• Dreena says:

      Hi first-timer Heather! :) Well, congrats on making some healthy dietary switches – and welcome to my blog!! I hope you enjoy the burgers, and that you become more confident and comfortable with the abundant nutrition in plant-based foods. One step at a time, good luck and enjoy the journey!

  9. Erica says:

    This is my first time reading your blog, and already I am hooked! My husband and I have both always been health-conscious and never ate very much meat to begin with, but after a lot of reading and research, in December we made the decision to eat a plant-based diet in our home.

    My biggest concern was transitioning our 4 year-old son to a plant-based diet, but, surprisingly, he LOVES vegan food! He makes no complaint about any fruit or veggie or grain we eat, and he is getting all the nutrition he needs to be healthy and strong.

    I totally agree with what you said about ALL of us imposing our beliefs on our children, just by virtue of our everyday activities and habits. Personally, I’d rather “impose” veganism on my son than have him later regret years of eating junk and suffering the negative health consequences of a meat- and dairy-heavy diet. So, anyway, thanks for this post and for this beautiful blog! I wholeheartedly agree. :)

    • Dreena says:

      How sweet of you Erica! Thank you, I’m tickled that you are ‘hooked’. ;) And, I hope to bring you plenty of good food and cooking inspiration to keep your whole family eating plant-powered happy!

  10. SaraMM says:

    This is a fantastic post! We’re raising our 2 1/2 year old vegan because we feel it is better for her health and for the animals/planet. It’s a win-win for everyone. Our daughter gets to grow up compassionate and with all the nutrients she needs (with a B-12 vitamin kicked in of course).

    Didn’t my parents impose their catholic beliefs in me? Yes, they certainly tried to. In the end I made my own decision as an adult which my daughter will also get to do but growing up in my parents house I did as they directed-ate meat, tons of fatty ice cream sundaes and went to a catholic church. Nobody criticized them and acted like they were mistreating me for those choices because they were not. They were raising me the way they believed life to be and that is what I’m doing for my child.

    She’s incredibly energetic, has outstanding verbal skills which says to me she’s getting very brain healthy foods and she’s happy. At her last check up her iron was fantastic! Do critics realize you can even get iron from dark chocolate? Meat doesn’t have a monopoly on iron!

    Thank you Dreena for always hitting the nail on the head!

    • Nicole Boggs says:

      I was just thinking of this question this morning. I recently have become Vegan and i have 3 children. Two of my kids have meat allergies, so i thought it’ll be super easy for them. They go to a charter school that supports this type of lifestyle(most of their friends are Vegan or Vegitarian). They are 10&7. My husband didn’t like this idea. He’s trying to support me(i make all the meals in the house), so everyone’s Vegan at home. The kids luch is Vegan because i make them. So do i ask them or do i make the decision for them. I know it’s great for them to be Vegans, but if my family isn’t going to support me…this decision has become hard.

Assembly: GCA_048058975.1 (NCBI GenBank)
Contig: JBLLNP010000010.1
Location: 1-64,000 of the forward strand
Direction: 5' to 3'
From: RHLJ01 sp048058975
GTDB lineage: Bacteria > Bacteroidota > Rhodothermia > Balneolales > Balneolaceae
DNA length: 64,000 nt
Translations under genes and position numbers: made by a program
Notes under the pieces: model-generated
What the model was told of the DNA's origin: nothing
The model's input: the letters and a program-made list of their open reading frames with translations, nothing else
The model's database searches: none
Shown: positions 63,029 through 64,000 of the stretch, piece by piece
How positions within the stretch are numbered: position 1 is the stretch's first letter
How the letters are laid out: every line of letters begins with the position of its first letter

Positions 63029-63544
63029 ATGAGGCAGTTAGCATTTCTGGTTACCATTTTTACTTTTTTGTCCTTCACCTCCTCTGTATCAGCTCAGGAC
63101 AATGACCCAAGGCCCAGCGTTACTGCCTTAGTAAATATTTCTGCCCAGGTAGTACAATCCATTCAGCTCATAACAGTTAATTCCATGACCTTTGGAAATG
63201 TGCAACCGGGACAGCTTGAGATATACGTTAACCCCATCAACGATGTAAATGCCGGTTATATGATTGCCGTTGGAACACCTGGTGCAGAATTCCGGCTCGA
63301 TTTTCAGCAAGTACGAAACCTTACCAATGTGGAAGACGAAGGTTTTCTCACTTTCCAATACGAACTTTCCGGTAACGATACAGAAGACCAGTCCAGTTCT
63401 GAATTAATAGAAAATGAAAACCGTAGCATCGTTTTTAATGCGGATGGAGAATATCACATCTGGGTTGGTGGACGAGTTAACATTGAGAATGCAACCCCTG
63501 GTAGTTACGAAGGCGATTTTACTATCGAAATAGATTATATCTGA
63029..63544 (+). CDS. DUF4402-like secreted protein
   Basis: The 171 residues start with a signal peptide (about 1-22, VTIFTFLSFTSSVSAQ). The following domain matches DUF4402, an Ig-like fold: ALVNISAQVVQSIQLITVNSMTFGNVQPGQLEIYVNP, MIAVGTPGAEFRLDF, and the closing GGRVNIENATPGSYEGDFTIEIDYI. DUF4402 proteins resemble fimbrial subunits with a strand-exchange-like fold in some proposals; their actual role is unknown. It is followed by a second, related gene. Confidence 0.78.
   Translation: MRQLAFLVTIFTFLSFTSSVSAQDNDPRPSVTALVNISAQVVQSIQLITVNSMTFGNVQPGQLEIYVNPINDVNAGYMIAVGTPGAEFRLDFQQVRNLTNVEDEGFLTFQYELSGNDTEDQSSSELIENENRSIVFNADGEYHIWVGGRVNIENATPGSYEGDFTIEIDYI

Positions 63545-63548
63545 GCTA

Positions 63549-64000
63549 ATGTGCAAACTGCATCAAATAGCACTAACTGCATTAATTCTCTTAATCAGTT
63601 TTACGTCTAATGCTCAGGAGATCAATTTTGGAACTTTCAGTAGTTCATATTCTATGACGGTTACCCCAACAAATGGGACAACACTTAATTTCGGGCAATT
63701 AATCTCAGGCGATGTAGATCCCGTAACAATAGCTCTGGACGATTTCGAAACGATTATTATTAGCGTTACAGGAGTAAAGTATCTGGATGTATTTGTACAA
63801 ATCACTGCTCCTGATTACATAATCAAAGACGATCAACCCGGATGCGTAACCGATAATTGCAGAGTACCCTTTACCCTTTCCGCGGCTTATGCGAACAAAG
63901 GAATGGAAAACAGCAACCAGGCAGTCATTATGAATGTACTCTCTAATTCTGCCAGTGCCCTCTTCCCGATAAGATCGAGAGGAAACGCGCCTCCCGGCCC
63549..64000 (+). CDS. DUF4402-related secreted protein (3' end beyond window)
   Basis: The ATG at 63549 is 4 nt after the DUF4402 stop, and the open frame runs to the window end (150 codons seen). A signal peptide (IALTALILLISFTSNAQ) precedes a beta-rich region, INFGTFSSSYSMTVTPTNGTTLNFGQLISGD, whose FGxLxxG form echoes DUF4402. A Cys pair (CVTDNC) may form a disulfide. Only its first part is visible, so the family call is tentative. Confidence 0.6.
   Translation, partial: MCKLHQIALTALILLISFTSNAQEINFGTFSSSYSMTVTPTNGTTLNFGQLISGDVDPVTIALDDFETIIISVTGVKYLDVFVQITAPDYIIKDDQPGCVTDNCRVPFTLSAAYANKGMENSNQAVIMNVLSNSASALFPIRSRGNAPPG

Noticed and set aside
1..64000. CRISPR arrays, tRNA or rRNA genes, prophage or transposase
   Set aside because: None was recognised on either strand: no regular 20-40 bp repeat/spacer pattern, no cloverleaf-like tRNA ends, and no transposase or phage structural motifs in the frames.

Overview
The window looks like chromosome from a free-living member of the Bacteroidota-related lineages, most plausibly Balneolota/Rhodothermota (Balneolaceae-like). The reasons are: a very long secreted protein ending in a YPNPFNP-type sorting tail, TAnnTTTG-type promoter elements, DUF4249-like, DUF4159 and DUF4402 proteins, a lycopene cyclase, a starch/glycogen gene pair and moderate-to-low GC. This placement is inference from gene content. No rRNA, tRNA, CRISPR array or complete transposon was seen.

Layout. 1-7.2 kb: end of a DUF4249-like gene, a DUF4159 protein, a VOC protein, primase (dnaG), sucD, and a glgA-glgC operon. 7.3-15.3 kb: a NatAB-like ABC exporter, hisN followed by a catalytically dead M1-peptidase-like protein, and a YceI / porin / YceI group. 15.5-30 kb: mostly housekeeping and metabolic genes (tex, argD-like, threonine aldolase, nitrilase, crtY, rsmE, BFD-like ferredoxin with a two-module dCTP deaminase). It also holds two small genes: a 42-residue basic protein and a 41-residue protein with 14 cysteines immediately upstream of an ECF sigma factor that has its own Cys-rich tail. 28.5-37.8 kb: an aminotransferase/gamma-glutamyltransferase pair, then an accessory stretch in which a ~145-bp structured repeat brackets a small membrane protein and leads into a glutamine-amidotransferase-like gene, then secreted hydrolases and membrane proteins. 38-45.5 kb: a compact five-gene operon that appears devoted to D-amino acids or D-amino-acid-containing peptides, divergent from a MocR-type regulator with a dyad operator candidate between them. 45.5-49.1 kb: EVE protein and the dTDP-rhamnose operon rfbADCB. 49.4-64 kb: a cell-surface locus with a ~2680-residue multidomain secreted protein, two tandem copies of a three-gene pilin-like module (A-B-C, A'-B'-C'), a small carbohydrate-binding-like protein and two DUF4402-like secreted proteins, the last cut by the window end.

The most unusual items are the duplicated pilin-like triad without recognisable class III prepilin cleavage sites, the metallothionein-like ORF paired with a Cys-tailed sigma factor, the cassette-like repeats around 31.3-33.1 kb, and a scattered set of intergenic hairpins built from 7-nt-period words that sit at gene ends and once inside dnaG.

• Dreena says:

        Nicole, for sure it helps to have support with your family, and especially with your spouse as children take cues from us as parents. Give yourself credit for making the changes you are, and I would encourage you to keep at it. If you can show them that the food is delicious and satisfying and that they aren’t “missing” a thing… and then if they are feeling better with eating those meals… that will help bring them on board. Good luck, and sending you support.

  11. Amber says:

    I love this article!!!
    I ESPECIALLY love what you wrote in reply to the question about you “imposing” your beliefs on your children. so many meat eaters are imposing their meat eating beliefs on their children and won’t admit it but then when they see a vegetarian or vegan raising their child that way and they don’t agree with it they are gonna blame you for “imposing” your beliefs. it’s ridiculous. even though, like you said, you are somewhat imposing your beliefs on them, because you want them to be healthy and know how to keep themselves healthy.
    I myself am a vegetarian (13 years going strong) hoping to eventually become vegan. I have cut down significantly on my dairy over the last year but I am just so addicted to cheese that I keep finding myself going back to it =/ but I’m working on it. I also am not a mother yet but when I do have children I am definitely going to raise them as vegan as I possibly can, and hopefully I will be vegan myself by then, because I would hate to deny them cheese if I’m eating it myself =/
    anyways I love your blog and your site!
    take care!

  12. Jenni says:

    Thank you so much for writing this! I totally agree with everything and as a future parent (one day) this is very encouraging.

  13. TransformingAFatGirl says:

    … and I should also mention that my journey is made even more difficult by my parents archaic way of eating. Even though they eat “healthier” (lean meats and lots of fruits & veggies) they still believe a vegetarian diet is only necessary at least once a week (and I will bet even that doesn’t happen). AND by my obese, type 1 diabetes boyfriend who is very picky, eats too much and insists on most of his diet being from processed food. UGH this journey will be difficult but so worth it WHEN I succeed!